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TTh 12:30-2:00 · RLM 11.204 · Unique No. Ast-47780/Phy-57393


Paul Shapiro

RLM 16.204 · Office Hours TBD · email

back to: Courses - Fall '10

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Course Description
This course will survey a wide range of basic gas dynamics in an astrophysical context. The conservation equations of hydrodynamics and magnetohydrodynamics will be derived and studied as in any basic physics course in fluid mechanics. Hydrostatics, magneto-statics, virial equilibrium, polytropes, sound and MHD waves, shocks, flux-freezing, kinetic theory, viscosity, and thermal conduction will be included. Following this, the application to astronomical flows will focus on the equations of compressible flow at high Reynolds number. We will discuss steady flows (e.g. stellar winds, accretion, thermal evaporation of interstellar clouds, steady-state radiative shocks), self-similar but non-steady flows (e.g. Sedov blast waves for supernova remnants, cosmological infall and gravitational collapse in an expanding universe, thermal conduction fronts, interstellar-wind-driven bubbles), and non-steady, non-self-similar flows (e.g. ionization fronts and H II regions, cosmological pancakes, the heating and ionization of a cosmological expanding intergalactic medium). We will discuss instabilities such as the Rayleigh-Taylor, Kelvin-Helmholtz, Jeans, and thermal instabilities, and the gravitational growth of cosmological density fluctuations, using linear perturbation analysis. Additional topics may include hydromagnetic dynamos and the generation of cosmical magnetic fields, turbulence, relativistic hydrodynamics, and an introduction to numerical hydrodynamics.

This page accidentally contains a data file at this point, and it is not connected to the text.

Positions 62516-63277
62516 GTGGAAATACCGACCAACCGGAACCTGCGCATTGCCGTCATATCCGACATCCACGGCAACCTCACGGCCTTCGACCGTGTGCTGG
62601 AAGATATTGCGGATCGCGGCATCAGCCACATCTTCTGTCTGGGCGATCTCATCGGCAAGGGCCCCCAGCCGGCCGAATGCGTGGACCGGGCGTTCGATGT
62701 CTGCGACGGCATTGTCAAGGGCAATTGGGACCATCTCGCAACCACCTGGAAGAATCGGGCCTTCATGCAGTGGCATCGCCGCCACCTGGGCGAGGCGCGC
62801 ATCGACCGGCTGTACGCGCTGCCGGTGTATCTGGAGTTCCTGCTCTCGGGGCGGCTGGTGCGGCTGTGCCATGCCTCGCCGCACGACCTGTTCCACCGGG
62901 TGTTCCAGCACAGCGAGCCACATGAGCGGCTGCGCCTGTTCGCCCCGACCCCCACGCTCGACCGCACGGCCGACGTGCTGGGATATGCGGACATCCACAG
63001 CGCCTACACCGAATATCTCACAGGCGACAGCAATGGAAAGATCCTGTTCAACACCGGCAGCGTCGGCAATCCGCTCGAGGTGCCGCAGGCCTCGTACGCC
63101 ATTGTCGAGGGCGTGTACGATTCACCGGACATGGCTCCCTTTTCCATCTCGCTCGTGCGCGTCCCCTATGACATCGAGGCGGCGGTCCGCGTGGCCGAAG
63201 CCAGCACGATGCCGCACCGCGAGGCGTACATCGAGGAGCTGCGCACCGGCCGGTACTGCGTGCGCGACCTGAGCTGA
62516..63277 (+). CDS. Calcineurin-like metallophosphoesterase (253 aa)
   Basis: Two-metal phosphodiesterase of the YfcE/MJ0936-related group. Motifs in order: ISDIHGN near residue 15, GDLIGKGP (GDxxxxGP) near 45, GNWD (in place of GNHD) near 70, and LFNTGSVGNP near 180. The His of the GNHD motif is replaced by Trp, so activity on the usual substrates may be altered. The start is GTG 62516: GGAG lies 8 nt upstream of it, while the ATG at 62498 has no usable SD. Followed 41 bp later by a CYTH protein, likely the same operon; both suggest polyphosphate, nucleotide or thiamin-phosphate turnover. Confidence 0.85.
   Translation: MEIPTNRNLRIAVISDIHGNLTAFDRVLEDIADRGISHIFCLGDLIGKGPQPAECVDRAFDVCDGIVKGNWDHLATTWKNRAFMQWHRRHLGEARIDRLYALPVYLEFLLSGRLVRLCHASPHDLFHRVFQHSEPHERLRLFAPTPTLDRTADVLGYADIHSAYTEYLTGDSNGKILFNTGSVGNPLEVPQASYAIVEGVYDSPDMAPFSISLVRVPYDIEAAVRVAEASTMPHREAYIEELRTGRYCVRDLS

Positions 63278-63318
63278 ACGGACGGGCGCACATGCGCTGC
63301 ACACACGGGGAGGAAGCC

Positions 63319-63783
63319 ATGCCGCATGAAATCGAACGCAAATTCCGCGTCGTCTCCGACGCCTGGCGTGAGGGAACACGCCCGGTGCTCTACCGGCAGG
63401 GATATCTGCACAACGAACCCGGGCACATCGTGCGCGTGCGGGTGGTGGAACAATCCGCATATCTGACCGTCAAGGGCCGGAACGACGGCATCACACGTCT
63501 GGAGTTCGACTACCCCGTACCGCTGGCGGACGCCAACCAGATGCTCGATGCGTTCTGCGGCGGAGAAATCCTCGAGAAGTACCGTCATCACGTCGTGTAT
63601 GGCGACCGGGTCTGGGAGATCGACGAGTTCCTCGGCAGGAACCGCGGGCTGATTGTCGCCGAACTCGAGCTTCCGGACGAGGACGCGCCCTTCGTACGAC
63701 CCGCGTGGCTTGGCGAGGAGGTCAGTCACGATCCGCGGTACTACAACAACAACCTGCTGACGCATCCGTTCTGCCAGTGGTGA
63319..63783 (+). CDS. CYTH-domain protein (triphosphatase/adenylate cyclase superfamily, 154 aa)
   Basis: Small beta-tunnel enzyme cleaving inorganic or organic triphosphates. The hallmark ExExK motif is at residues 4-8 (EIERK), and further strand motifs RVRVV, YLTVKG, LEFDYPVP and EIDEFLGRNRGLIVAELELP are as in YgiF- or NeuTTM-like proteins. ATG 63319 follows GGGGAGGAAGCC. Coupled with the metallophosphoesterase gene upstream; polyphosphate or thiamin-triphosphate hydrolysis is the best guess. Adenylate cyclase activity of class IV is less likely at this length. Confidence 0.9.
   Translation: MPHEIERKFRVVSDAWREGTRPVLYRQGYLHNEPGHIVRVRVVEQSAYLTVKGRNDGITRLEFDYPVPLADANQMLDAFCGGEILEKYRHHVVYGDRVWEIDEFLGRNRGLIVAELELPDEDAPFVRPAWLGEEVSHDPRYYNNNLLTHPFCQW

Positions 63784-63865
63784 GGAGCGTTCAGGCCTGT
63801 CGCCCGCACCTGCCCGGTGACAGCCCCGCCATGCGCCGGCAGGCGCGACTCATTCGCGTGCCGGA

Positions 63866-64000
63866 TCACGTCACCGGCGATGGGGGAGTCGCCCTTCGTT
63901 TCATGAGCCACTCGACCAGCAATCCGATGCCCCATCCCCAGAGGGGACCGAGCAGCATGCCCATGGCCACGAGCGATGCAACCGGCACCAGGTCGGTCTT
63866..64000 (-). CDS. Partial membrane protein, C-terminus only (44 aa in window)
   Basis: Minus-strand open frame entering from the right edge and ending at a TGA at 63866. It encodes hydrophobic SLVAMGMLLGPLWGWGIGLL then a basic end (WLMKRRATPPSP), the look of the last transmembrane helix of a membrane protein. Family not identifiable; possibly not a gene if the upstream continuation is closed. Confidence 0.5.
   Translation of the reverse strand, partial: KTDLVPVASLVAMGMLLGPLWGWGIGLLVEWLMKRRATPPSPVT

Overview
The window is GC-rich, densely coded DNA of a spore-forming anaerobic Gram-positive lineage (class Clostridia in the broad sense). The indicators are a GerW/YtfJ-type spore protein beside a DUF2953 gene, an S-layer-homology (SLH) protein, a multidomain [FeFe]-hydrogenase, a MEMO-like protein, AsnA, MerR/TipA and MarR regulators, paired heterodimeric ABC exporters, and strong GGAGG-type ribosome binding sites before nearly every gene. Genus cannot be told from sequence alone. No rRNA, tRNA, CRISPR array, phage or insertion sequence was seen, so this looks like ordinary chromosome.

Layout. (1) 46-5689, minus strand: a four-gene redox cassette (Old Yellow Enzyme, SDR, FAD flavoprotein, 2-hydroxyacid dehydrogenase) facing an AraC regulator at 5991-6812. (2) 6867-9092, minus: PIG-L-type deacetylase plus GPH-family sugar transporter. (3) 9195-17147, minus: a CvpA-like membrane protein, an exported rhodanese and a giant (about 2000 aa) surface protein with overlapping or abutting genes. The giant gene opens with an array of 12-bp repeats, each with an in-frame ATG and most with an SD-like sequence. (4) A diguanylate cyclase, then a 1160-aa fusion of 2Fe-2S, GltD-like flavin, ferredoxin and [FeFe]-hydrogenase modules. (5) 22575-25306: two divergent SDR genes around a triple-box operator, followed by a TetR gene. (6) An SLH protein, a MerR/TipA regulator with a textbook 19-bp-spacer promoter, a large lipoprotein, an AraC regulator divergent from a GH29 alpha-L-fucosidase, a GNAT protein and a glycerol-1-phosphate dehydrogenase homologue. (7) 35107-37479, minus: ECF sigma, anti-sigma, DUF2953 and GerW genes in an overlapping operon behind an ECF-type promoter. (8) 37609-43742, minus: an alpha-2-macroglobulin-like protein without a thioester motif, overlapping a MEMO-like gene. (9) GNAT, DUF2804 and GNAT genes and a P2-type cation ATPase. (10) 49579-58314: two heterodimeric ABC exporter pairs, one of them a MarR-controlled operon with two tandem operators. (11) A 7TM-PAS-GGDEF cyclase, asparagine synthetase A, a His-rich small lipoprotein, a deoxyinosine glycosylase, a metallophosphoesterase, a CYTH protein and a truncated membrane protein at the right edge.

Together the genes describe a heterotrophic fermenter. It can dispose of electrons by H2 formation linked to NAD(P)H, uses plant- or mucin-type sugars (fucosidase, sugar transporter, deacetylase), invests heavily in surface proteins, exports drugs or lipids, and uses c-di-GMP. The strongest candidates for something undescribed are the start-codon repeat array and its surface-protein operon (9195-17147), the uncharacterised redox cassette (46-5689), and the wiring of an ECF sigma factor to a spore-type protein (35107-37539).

Suitable for all beginning and advanced graduate students in astronomy and physics. Otherwise consent of instructor is required.

Homework Problem sets and one end- of-semester student lecture. A Complete and self-contained set of classnotes will be handed out in place of a textbook. No exams.



Lecture note hand-outs will be required reading.


Regular homework problem sets will be assigned roughly once per week, due in class one week later (unless otherwise indicated).


A student lecture on a topic to be chosen in consultation with and approved by the professor will be scheduled for the final weeks of class, and accompanying lecture notes on this topic will be handed in at this time.

The course grade will be based on the homework problem set grades, the student lecture, and the accompanying lecture notes.

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